Show Summary Details

Page of

PRINTED FROM OXFORD HANDBOOKS ONLINE (www.oxfordhandbooks.com). © Oxford University Press, 2018. All Rights Reserved. Under the terms of the licence agreement, an individual user may print out a PDF of a single chapter of a title in Oxford Handbooks Online for personal use (for details see Privacy Policy and Legal Notice).

date: 27 May 2020

Abstract and Keywords

Usury has a long and varied history. Originally the term referred to the charging of interest per se—that is, requiring a borrower to repay more than the principal sum borrowed from a lender. Over time borrowing and lending evolved to become an integral part of commercial life, and usury came to refer to the charging of excessive or unconscionable rates of interest on loans. The Christian church no longer opposes the charging of interest, although moral sanctions are upheld against certain exploitative lending practices. Bans on interest are recognized as an ineffective means of protecting the vulnerable, and may even have the opposite effect. Contemporary Islamic societies prohibit predetermined returns on loans, instead favoring profit-sharing arrangements. Islamic banking has grown significantly in recent years, but it is unclear how meaningfully these arrangements differ from Western-style commercial lending.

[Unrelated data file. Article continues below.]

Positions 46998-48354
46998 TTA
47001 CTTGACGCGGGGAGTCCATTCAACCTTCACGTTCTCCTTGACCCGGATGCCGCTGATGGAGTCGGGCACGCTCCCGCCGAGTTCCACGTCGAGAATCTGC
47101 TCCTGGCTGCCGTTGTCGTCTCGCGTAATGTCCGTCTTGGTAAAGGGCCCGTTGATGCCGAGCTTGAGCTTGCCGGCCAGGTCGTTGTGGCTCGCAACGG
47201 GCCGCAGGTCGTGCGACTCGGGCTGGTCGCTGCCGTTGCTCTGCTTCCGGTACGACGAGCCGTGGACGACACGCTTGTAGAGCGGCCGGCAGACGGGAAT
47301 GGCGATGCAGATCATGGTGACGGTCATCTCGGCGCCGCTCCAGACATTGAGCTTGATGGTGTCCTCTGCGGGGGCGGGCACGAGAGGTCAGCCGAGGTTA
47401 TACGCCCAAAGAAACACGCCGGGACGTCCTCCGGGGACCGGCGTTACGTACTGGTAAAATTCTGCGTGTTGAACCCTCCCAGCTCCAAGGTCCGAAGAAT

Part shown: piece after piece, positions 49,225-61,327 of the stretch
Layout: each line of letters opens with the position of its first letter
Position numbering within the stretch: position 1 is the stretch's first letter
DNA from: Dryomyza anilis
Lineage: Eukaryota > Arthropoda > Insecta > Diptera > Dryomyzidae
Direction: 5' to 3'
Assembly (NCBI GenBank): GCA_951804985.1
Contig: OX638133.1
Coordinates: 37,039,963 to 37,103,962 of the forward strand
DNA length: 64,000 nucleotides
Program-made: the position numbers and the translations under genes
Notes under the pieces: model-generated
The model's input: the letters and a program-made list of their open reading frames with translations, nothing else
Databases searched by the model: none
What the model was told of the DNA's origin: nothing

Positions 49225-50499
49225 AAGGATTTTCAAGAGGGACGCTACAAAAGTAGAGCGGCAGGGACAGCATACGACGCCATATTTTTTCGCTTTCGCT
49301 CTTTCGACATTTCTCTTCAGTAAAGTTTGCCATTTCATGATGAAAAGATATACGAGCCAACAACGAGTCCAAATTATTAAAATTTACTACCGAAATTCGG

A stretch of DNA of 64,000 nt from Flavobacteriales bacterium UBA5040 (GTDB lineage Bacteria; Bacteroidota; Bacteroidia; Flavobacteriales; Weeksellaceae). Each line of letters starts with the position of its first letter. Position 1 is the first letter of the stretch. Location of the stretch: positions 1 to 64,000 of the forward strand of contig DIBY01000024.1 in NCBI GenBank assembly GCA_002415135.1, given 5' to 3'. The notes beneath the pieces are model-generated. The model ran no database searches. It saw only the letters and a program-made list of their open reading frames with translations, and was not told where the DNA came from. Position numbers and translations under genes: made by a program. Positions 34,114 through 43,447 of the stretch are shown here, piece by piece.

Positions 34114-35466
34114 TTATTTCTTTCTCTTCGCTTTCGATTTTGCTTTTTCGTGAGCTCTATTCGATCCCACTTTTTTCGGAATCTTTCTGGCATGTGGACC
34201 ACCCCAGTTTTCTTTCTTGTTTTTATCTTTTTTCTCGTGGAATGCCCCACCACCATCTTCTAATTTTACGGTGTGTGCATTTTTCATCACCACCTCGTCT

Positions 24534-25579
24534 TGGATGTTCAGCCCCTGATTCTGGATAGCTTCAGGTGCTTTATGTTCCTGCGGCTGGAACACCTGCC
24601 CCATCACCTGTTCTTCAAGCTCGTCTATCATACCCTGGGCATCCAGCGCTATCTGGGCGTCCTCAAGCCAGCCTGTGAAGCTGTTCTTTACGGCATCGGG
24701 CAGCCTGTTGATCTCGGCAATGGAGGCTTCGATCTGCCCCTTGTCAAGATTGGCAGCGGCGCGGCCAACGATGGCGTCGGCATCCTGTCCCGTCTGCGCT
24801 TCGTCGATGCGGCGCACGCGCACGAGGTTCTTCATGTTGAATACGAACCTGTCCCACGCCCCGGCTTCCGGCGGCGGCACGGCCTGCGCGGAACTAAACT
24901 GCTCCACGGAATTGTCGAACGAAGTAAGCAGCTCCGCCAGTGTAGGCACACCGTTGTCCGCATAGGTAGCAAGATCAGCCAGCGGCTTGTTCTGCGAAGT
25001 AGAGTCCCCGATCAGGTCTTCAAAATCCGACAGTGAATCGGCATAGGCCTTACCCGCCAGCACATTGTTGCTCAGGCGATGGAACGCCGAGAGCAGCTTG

Keywords: interdisciplinary, economics, theology, religion, Christianity, usury, interest, Islamic banking

Access to the complete content on Oxford Handbooks Online requires a subscription or purchase. Public users are able to search the site and view the abstracts and keywords for each book and chapter without a subscription.

Please subscribe or login to access full text content.

If you have purchased a print title that contains an access token, please see the token for information about how to register your code.

For questions on access or troubleshooting, please check our FAQs, and if you can''t find the answer there, please contact us.